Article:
Only a few years before Doomwatch Patrick McGoohan was making statements of how humanity was progressing too fast, and again, at that time, Doctor Who was showing us beings who tried to use technology to improve their bodies only to ultimately lose their humanity as a result of taking this process too far.

All of this shows a public who are afraid of the massive rate of scientific and technological progress which was starting to show itself. This is where I think Doomwatch falls down for today’s audience. It is a show about the people behind the science and how much power they have with their new toys.

I was not even alive when Doomwatch first aired. As I write this in 2010 I am 30 years old. I have lived in a time when science and technology have built the world I live in. Yes I am dependant on it, but that’s just one of those things I need to accept because the world I live in, which I love so much, would not exist without it.

I live in a world where information is freely available. I have up to date information from friends and relatives through the use of mobile text messages. If I want to know anything I can look it up on Wikipedia and other sources and get almost instant results. Many old programmes and films are easily available for me to watch at any time. I have a very reliable car which will even shut itself down if a fault occurs, preventing me from causing more damage, all thanks to computerised engine management systems.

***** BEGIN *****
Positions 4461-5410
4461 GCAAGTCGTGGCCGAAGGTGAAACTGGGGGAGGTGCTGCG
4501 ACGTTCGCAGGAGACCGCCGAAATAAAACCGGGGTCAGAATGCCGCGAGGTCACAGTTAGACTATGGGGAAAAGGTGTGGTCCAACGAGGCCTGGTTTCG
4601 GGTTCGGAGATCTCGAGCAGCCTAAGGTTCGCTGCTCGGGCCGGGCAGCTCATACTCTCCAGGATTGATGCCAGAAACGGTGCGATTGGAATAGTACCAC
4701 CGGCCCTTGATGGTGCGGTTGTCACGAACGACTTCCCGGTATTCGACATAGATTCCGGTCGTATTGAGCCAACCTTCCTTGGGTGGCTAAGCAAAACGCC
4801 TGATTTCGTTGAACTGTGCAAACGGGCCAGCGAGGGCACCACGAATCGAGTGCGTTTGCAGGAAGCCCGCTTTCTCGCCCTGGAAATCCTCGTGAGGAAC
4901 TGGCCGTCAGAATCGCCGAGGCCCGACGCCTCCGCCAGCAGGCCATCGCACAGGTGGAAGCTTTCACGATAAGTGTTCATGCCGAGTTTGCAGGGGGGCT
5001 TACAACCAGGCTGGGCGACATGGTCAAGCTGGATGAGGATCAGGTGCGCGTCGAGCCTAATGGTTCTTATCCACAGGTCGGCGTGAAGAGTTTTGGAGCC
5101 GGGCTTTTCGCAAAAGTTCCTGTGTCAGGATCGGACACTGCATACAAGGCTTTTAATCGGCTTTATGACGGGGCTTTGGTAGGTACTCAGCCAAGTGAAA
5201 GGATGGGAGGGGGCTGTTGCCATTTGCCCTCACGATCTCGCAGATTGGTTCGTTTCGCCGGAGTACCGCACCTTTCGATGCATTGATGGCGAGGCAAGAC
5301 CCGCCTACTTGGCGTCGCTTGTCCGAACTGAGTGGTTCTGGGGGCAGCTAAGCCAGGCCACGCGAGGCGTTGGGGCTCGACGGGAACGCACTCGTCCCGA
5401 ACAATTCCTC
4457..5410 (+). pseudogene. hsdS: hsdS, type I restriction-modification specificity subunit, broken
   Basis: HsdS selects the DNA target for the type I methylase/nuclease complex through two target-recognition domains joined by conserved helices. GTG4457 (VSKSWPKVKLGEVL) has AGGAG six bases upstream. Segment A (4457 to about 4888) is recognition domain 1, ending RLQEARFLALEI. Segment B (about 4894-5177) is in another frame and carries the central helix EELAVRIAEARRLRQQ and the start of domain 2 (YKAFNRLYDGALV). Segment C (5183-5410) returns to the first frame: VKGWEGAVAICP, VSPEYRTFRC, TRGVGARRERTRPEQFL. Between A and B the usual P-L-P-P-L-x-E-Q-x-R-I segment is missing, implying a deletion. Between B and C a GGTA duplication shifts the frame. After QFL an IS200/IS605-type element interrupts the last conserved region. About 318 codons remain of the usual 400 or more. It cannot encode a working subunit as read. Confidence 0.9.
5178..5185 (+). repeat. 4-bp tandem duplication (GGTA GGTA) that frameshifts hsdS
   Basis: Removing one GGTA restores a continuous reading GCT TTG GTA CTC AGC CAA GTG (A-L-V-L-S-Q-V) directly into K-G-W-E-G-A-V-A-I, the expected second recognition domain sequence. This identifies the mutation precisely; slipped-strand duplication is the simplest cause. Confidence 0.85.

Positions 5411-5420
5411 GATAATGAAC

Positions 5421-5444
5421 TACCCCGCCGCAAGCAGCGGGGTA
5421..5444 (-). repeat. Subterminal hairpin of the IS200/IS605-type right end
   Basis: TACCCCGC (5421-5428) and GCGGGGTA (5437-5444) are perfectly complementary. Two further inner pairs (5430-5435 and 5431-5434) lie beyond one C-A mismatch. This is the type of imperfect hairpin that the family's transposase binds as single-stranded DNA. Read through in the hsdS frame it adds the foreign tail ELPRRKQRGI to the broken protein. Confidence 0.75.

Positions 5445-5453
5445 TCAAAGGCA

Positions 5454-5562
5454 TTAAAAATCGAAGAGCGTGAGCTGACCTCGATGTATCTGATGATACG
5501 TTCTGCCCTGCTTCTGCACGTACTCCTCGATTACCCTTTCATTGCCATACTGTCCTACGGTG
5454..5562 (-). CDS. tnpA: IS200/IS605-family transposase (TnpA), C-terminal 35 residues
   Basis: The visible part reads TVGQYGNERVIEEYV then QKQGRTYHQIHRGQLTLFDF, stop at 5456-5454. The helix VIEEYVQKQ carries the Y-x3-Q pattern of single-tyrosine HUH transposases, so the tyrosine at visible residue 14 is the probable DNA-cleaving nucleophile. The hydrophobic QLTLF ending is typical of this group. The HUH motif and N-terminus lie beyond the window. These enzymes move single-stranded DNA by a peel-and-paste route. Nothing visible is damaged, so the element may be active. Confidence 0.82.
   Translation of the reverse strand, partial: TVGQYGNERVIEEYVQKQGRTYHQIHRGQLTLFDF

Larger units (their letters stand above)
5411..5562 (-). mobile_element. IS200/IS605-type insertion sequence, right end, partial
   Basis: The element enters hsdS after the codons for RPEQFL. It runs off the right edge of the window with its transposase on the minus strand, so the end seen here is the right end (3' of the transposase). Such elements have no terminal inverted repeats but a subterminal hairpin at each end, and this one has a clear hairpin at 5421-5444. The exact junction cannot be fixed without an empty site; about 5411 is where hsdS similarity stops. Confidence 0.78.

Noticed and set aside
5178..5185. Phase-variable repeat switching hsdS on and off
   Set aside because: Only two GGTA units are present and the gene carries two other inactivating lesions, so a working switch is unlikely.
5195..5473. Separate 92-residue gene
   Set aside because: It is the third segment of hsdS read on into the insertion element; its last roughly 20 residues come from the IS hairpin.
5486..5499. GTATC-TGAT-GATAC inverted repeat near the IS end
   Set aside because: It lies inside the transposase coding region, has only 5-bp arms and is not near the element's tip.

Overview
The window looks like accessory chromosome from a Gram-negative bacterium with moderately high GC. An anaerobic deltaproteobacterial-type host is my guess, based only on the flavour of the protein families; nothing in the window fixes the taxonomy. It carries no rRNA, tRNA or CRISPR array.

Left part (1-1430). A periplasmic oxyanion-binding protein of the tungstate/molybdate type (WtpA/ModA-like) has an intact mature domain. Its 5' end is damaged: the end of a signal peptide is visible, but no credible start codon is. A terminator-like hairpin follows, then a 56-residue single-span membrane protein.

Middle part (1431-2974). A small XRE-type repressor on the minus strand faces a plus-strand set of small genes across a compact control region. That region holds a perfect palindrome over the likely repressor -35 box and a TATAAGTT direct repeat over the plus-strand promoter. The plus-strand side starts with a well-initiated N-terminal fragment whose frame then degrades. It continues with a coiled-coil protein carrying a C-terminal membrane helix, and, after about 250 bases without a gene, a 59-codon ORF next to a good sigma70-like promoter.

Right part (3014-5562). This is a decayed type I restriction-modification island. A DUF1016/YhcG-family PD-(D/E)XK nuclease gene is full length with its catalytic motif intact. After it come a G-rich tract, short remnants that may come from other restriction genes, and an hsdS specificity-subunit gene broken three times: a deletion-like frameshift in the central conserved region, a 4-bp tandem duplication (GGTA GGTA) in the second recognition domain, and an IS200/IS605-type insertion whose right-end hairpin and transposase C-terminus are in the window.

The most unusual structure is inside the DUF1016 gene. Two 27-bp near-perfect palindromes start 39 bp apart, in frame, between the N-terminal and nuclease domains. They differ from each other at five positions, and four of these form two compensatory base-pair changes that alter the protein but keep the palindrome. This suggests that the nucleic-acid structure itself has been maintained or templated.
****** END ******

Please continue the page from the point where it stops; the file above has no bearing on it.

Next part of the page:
A few months ago I came down with Pneumonia which was a trivial illness compared to what it could have potentially been. I give thanks to antibiotics. I can take it for granted that I will never come down with diseases like Polio thanks to vaccination.

I could go on and on talking about how great my life is because to science and technology. But what of the cost of this technology? I know from a clip I have seen that there is an episode of Doomwatch which looks at the dangers of lead in petrol. That has been absent from petrol for almost two decades. Also, a lot of the pollutants which were commonplace by-products of industry now undergo further processes which cause them to form carbon dioxide, which is harmless. True this is causing global warming, which is an additional problem, but one which does seem manageable if countries can finally settle the many years of talks. Certainly the “We’re poisoning the planet!” statements which environmentalists in the 70s would have proclaimed no longer holds.

Doomwatch shows a mindset, common at the time, in which a lot of people were afraid of the advancements in science and technology. This is no longer true. Most people now accept science and technology as a necessary part of life which is not a problem and which for the most part only brings benefits.

Doomwatch is of it’s time. Would a remake be as successful today? I don’t think such a show could ever raise awareness of potential issues today. We already live in a time in which scaremongering, usually based upon very little, usually highly discredited evidence, has given us scares like “Mobile phones cause brain tumours!” and “Vaccines are poisoning your body and can cause autism!” so you have to question if a well made programme could find any real scientific issues which could grab attention to match the unsubstantiated claims. I have probably given the impression that I hold negative feelings towards Doomwatch. I don’t. I Enjoyed the first episode and am keen to watch more. However, I think it must be watched in it’s time, like a lot of drama made in the past.

With thanks to Andrew Curry 24/8/2010